Book: The Demon's Lexicon by Sarah Rees Brennan, Margaret K. McElderry Books, 2009.
The Demon's Lexicon takes place in present day England. Nick, who is sixteen years old and has a HUGE chip on his shoulder, and his older brother Alan, along with their insane mother, Olivia, are on the run from magicians who want to kill them because Olivia stole a charm from one of the most powerful magicians, Black Arthur, years ago. These same magicians killed their father, so Nick and Alan have to take care of each other. Their mother will only talk to Alan and wants nothing to do with Nick, though he doesn't know why.
All of this becomes more complicated when brother and sister Jamie and Mae show up asking for help. Jamie has been demon marked, which means he will die, but Alan agrees to try and help them anyway. Nick is furious; he and Alan have enough problems without taking on any more. And, in the process of helping Jamie, Alan gets himself demon marked. Then they find out that Black Arthur has had enough of chasing the brothers and is going to track them down in earnest and take back his property. During their quest to run away and defend themselves, Nick learns that Alan has been lying to him and covering up some big secrets.
I picked up The Demon's Lexicon because I had read great reviews about it, though I'll have to admit, it is not one I would normally read. The cover, with its pouty teenaged boy, did not appeal to me, but I thought I'd better not judge the book by its cover.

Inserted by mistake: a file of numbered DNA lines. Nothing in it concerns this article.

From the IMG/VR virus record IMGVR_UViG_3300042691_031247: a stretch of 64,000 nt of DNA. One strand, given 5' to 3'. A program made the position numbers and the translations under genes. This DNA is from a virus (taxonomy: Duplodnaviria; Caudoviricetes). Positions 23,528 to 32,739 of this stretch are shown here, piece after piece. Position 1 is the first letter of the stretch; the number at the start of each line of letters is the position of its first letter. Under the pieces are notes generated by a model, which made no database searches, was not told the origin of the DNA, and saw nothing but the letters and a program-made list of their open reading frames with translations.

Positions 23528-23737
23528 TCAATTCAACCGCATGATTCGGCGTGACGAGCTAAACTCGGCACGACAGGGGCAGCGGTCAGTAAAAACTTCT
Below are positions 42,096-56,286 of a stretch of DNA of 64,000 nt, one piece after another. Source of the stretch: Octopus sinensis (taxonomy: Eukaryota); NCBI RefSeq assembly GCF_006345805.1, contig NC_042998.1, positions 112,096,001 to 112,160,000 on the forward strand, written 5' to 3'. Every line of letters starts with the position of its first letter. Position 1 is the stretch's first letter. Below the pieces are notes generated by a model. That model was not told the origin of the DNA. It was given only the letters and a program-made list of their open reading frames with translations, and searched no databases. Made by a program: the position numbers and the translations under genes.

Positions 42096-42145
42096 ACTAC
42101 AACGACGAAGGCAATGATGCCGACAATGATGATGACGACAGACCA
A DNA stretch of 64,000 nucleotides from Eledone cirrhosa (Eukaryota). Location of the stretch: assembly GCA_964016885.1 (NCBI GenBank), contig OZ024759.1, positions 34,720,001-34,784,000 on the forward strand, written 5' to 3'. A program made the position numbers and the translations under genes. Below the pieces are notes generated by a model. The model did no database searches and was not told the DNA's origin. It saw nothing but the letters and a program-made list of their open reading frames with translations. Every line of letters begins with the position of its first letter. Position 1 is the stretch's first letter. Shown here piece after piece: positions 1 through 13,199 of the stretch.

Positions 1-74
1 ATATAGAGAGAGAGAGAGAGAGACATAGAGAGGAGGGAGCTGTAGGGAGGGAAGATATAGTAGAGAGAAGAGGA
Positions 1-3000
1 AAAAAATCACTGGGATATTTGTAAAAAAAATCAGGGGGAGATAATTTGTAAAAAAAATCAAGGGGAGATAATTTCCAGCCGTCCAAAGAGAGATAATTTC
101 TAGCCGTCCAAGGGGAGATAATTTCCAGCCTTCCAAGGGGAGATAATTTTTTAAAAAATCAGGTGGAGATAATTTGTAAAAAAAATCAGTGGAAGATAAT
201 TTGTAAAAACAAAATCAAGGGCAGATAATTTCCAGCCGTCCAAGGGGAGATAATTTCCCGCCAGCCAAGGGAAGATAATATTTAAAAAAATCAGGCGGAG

In some ways, this is a difficult book for me to review. There certainly were some exciting parts, interesting plot twists, lots of hints, interesting development between the two brothers, and some great descriptions. However, I am not a fan of books where the main character has a big chip on their shoulder the whole time, which Nick certainly does. His anger and angst just seem to go on and on and it gets tiring and is difficult to read. In fact, I nearly did not finish the book because of this. In the end, I did enjoy it enough to keep reading, and am glad that I got to the end, because the ending made the book. Overall, however, I found Nick's pouty behaviour and machismo to be repetitive and off putting. I imagine that if you are a fan of the Twilight series, that you would enjoy this book.